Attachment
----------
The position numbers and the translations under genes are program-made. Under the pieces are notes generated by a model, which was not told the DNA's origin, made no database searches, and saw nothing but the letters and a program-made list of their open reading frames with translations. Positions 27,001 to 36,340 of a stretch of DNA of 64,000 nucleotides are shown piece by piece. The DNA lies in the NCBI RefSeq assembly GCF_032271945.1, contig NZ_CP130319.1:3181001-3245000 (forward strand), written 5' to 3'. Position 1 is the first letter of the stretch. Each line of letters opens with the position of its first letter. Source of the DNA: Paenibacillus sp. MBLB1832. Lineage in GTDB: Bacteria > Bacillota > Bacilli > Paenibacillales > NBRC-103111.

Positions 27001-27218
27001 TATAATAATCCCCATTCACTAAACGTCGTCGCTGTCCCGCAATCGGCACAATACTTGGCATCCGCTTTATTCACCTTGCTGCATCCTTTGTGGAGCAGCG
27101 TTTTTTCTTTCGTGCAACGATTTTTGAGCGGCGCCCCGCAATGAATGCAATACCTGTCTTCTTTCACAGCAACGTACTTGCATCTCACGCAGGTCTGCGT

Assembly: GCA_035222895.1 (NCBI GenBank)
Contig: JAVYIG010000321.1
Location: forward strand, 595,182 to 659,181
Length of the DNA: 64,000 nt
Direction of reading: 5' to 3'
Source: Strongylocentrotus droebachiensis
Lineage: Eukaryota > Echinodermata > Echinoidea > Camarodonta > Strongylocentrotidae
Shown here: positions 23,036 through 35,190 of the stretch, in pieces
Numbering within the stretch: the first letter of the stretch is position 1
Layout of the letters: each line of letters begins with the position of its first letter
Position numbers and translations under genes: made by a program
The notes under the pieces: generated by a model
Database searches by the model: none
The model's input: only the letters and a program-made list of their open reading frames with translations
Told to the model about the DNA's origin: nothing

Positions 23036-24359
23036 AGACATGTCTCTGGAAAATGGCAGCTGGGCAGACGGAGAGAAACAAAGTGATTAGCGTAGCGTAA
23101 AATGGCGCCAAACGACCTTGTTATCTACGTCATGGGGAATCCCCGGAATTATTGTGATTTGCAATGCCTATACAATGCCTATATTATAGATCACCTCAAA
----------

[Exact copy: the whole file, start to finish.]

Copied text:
The position numbers and the translations under genes are program-made. Under the pieces are notes generated by a model, which was not told the DNA's origin, made no database searches, and saw nothing but the letters and a program-made list of their open reading frames with translations. Positions 27,001 to 36,340 of a stretch of DNA of 64,000 nucleotides are shown piece by piece. The DNA lies in the NCBI RefSeq assembly GCF_032271945.1, contig NZ_CP130319.1:3181001-3245000 (forward strand), written 5' to 3'. Position 1 is the first letter of the stretch. Each line of letters opens with the position of its first letter. Source of the DNA: Paenibacillus sp. MBLB1832. Lineage in GTDB: Bacteria > Bacillota > Bacilli > Paenibacillales > NBRC-103111.

Positions 27001-27218
27001 TATAATAATCCCCATTCACTAAACGTCGTCGCTGTCCCGCAATCGGCACAATACTTGGCATCCGCTTTATTCACCTTGCTGCATCCTTTGTGGAGCAGCG
27101 TTTTTTCTTTCGTGCAACGATTTTTGAGCGGCGCCCCGCAATGAATGCAATACCTGTCTTCTTTCACAGCAACGTACTTGCATCTCACGCAGGTCTGCGT

Assembly: GCA_035222895.1 (NCBI GenBank)
Contig: JAVYIG010000321.1
Location: forward strand, 595,182 to 659,181
Length of the DNA: 64,000 nt
Direction of reading: 5' to 3'
Source: Strongylocentrotus droebachiensis
Lineage: Eukaryota > Echinodermata > Echinoidea > Camarodonta > Strongylocentrotidae
Shown here: positions 23,036 through 35,190 of the stretch, in pieces
Numbering within the stretch: the first letter of the stretch is position 1
Layout of the letters: each line of letters begins with the position of its first letter
Position numbers and translations under genes: made by a program
The notes under the pieces: generated by a model
Database searches by the model: none
The model's input: only the letters and a program-made list of their open reading frames with translations
Told to the model about the DNA's origin: nothing

Positions 23036-24359
23036 AGACATGTCTCTGGAAAATGGCAGCTGGGCAGACGGAGAGAAACAAAGTGATTAGCGTAGCGTAA
23101 AATGGCGCCAAACGACCTTGTTATCTACGTCATGGGGAATCCCCGGAATTATTGTGATTTGCAATGCCTATACAATGCCTATATTATAGATCACCTCAAA